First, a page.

Wednesday, January 20, 2021

Former Portage mayor James Snyder faces new trial on corruption charges

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A new trial has been set for former Portage Mayor James Snyder following a lengthy legal battle that has resulted in both an acquittal and conviction on multiple corruption charges.

U.S. District Judge Theresa Springmann on Tuesday refused to dismiss two felony counts against Snyder, ruling that he may face a new trial on a bribery charge and will remain guilty of tax evasion.

Attorneys and Springman agreed Friday to set the date for Snyder’s new trial on the bribery charge for March 23, and expect it to last 10 to 12 days, according to court records.

Snyder was first charged in November 2016 by federal prosecutors with two bribery counts and one tax evasion count.

A jury heard the case between Jan. 14, 2019, and Feb. 14, 2019. Jurors ended up acquitting Snyder of one bribery count, which alleged that he corruptly arranged for the city of Portage to award public vendor contracts for towing services. However, Snyder was found guilty of a bribery count accusing him of corruptly arranging for Portage to award garbage truck purchases.

He was also convicted of obstructing the Internal Revenue Service’s collection of income taxes by falsifying documents.

On Nov. 27 U.S. District Court Judge Joseph Van Bokkelen ruled that Snyder deserved a new trial on the garbage truck bribery charge, and upheld his conviction on the tax evasion charge.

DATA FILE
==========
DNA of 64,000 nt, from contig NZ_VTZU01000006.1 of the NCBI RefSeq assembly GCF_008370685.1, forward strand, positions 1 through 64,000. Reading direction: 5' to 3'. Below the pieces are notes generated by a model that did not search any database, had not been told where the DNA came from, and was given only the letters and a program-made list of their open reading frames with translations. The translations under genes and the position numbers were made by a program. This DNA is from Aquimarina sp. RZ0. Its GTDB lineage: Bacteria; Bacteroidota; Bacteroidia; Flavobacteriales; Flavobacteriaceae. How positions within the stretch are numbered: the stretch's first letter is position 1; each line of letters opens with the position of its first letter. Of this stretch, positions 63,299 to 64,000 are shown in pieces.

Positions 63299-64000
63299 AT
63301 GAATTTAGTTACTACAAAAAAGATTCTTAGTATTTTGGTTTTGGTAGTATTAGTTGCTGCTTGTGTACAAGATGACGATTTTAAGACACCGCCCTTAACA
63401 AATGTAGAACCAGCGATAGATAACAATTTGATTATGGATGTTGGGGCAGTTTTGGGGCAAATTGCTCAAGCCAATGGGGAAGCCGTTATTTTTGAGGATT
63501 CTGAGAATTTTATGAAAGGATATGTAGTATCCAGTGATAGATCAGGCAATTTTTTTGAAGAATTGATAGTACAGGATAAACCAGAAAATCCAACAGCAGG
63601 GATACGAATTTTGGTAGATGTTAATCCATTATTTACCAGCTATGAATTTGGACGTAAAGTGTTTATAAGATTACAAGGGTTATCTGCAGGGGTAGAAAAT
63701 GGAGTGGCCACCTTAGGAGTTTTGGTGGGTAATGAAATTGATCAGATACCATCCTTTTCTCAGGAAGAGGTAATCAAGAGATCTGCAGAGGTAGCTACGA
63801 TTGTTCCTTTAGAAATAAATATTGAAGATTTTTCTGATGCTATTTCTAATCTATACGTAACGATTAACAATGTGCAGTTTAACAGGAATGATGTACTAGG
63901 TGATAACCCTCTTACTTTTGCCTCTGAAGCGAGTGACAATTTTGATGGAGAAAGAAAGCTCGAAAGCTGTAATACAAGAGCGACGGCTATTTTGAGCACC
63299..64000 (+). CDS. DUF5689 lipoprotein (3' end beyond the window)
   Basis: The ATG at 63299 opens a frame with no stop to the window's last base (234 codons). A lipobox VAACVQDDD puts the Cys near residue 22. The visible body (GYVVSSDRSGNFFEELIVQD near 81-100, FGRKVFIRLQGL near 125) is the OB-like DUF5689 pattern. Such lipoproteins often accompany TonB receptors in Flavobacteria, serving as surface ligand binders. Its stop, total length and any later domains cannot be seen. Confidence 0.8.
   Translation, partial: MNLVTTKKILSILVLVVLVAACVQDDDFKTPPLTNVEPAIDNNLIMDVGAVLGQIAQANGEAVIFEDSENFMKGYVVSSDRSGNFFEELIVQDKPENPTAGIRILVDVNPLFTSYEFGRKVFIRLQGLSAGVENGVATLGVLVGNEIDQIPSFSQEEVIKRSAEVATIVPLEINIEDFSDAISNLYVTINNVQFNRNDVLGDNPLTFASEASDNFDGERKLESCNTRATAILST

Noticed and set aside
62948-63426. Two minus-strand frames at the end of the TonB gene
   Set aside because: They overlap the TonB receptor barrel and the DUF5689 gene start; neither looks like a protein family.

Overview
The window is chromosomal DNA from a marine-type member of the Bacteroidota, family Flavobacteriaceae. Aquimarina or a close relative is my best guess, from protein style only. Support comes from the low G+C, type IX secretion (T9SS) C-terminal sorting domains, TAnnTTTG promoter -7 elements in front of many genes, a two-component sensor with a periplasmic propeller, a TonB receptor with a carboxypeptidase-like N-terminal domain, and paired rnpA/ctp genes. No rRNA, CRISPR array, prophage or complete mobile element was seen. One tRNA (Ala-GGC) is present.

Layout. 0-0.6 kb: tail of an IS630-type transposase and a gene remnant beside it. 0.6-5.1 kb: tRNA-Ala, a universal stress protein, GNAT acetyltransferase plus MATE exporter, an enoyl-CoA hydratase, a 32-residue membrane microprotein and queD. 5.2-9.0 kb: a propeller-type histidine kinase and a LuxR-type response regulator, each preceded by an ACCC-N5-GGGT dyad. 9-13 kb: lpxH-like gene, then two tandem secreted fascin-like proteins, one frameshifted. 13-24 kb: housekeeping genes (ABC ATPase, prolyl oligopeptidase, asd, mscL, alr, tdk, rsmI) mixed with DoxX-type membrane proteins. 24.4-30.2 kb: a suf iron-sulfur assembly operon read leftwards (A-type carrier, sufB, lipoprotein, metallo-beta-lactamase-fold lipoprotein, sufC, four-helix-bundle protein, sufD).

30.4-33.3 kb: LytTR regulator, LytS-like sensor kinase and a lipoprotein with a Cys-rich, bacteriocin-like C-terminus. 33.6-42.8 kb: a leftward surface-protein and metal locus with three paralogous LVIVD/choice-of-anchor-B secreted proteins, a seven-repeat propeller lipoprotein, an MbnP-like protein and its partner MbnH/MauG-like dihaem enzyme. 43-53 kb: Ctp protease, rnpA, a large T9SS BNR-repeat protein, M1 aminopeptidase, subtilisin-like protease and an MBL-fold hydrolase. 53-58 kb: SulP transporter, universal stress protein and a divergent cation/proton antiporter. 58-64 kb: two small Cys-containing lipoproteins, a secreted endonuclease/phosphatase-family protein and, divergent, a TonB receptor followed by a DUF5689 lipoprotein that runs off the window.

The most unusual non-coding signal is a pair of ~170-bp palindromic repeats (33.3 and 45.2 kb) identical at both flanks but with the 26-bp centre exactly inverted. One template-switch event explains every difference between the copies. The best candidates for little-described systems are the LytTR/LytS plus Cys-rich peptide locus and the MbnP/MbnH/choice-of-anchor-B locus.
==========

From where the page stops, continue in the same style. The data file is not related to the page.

Springmann took over the case in December and declined to upset Van Bokkelen’s ruling, citing federal case law that encourages a new judge to abide by the decision of the first judge.

Prior to his ruling, Snyder’s attorneys had pressed Van Bokkelen to overturn the convictions and find him not guilty or grant him a new trial. The defense argued there was insufficient evidence to support the guilty verdicts and that misconduct by prosecutors denied Snyder a fair trial.

Van Bokkelen said “gamesmanship” by the prosecution prevented the jury from hearing testimony from the former owners of the garbage truck dealership.

Although Van Bokkelen upheld the tax count, Snyder’s lawyers argued to Springmann the government failed to prove Snyder committed any violations still punishable under the statute of limitations, which sets the deadline for the government to file charges.

Springmann let stand Van Bokkelen’s decision last year that Snyder’s misrepresentations to the IRS were timely charged and there is enough evidence for a jury to find Snyder guilty of corruptly obstructing tax collections.

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